Late afternoon on a warm August day, my son and I drove from our SW Portland neighborhood to Willamette Park, along the Willamette River in the SW Waterfront. We found the group of people we were meeting near the boat launch. Some were already wearing flotation vests, oars in hand. Others were checking in and picking out their vests. Patrick and I had been on group canoe paddling outings before, through Metro at Smith and Bybee Wetlands Natural Area in North Portland, the Columbia Slough Watershed Council at Whitaker Ponds in NE Portland and elsewhere along the slough, and the Lower Columbia Estuary Partnership, who for the second time now for us was hosting a family paddle on the Willamette. Generally these are programs that we have registered and paid for. The cost is always very small in proportion to what you get out of it.
Once everyone, kids and adults alike, were fitted into vests, the paddle instructors reviewed canoeing techniques and safety. The group split into two, and each headed down a dock at the launch to one of two handsome, long voyager canoes. Patrick and I sat together on one bench, each with an oar and eager to push off. Making sure all the participants are suitably placed to balance the boat, we pushed off and started paddling across the river toward the east side of Ross Island. The instructors discussed general natural history of the river, informing us of what animals we might see. Paddling north up the east side of Ross Island (Holgate Slough), we saw plenty of Great Blue Herons, ducks of which species I could not tell, and Double-crested Cormorants. We hoped to see River Otters or Beaver, but unfortunately saw none.
Our canoe only went as fast as the group of amateur paddlers could allow it. I could tell that participants enjoyed slacking a little to take in the scenery and calming feel of being on the water. Occasionally, however, as the outing was on a time frame, the instructors would call on us to get our oars moving. Patrick, at age 6, could only focus on paddling for so long before being distracted by something in the water, in the air, or on Ross Island. Unless I was taking a photo, my arms kept moving, so I think I picked up my son’s slack. Plenty of other people were on the river, in boats, in kayaks, and standing while paddling on long boards. Even a group of young kids were seen wading in the water off of Ross Island.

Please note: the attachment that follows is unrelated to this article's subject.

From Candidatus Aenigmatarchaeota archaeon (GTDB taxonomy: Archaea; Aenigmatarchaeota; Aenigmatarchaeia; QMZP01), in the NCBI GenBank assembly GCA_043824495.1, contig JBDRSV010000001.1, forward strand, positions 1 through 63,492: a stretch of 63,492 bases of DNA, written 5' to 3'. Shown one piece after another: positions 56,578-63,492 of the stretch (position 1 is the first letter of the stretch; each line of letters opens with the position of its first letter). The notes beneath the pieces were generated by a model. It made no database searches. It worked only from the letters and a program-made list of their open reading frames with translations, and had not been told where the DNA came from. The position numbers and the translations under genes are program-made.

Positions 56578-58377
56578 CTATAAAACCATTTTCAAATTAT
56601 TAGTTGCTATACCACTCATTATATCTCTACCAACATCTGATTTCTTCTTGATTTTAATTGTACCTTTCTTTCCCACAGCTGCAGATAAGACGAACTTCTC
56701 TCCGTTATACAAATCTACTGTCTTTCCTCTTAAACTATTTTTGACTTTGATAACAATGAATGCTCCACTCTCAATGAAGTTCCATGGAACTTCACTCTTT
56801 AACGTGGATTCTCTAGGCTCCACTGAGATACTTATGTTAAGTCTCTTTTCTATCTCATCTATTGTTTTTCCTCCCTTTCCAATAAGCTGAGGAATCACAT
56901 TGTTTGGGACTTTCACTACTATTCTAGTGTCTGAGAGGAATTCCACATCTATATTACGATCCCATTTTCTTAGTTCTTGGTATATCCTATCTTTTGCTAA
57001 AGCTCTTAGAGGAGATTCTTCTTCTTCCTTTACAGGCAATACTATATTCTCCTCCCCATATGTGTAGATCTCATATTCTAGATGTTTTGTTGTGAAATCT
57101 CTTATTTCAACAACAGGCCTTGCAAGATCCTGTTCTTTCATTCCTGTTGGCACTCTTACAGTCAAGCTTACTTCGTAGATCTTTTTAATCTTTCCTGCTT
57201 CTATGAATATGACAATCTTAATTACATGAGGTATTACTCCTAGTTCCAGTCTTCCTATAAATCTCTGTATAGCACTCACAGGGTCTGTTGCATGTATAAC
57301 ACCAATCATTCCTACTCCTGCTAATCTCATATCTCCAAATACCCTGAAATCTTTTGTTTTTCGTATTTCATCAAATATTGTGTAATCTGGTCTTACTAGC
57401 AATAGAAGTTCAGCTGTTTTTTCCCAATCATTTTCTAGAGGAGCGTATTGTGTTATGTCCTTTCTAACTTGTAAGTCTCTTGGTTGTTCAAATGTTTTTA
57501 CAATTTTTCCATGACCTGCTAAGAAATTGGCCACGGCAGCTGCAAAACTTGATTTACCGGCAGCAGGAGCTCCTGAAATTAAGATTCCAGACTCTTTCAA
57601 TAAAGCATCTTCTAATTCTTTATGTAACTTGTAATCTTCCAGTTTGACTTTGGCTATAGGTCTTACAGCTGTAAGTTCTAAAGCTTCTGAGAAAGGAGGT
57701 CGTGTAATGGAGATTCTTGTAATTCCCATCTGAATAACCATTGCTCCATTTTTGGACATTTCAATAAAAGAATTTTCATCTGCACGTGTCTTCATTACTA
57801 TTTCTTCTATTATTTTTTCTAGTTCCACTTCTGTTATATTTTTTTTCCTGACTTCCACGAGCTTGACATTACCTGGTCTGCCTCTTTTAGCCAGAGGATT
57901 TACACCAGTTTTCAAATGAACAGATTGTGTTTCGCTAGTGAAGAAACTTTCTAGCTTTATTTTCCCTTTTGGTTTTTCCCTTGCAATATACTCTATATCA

Once we reached Ross Island Lagoon, we entered it, and were informed by the instructor about the environmental concerns of the lagoon because of the work of the Ross Island Sand and Gravel Company, which owns most of the island (they have donated some acres to the City of Portland, and the Port of Portland owns some as well). We crossed the lagoon, and come upon a protected area, marked with buoys you cannot cross, that is common for nesting bald eagles. And we were excited to see one perched on a high branch! We also saw an Osprey land on a tree as we exited the lagoon and turned south back down the side of Ross Island. We also got to see some Purple Martins flittering in and out of bulbous manmade nests at a few riverside house boats. Then it was time to paddle back across the river toward the boat launch.
So often the river is present in our daily lives because we see it as we drive along I5 or across one of our many bridges on the Willamette. Maybe you walk your dog at Willamette Park, or explore at Elk Rock Island in Milwaukie or Mary S. Young Park in West Linn. But the experience of the river is wholly different if you get out into it. We do not own a boat, and I did not grow up having ever really known what it is like to be on a boat. I am pleased that the Lower Columbia River Estuary and other agencies offer such opportunities to easily get out on the water and explore local nature from a different perspective.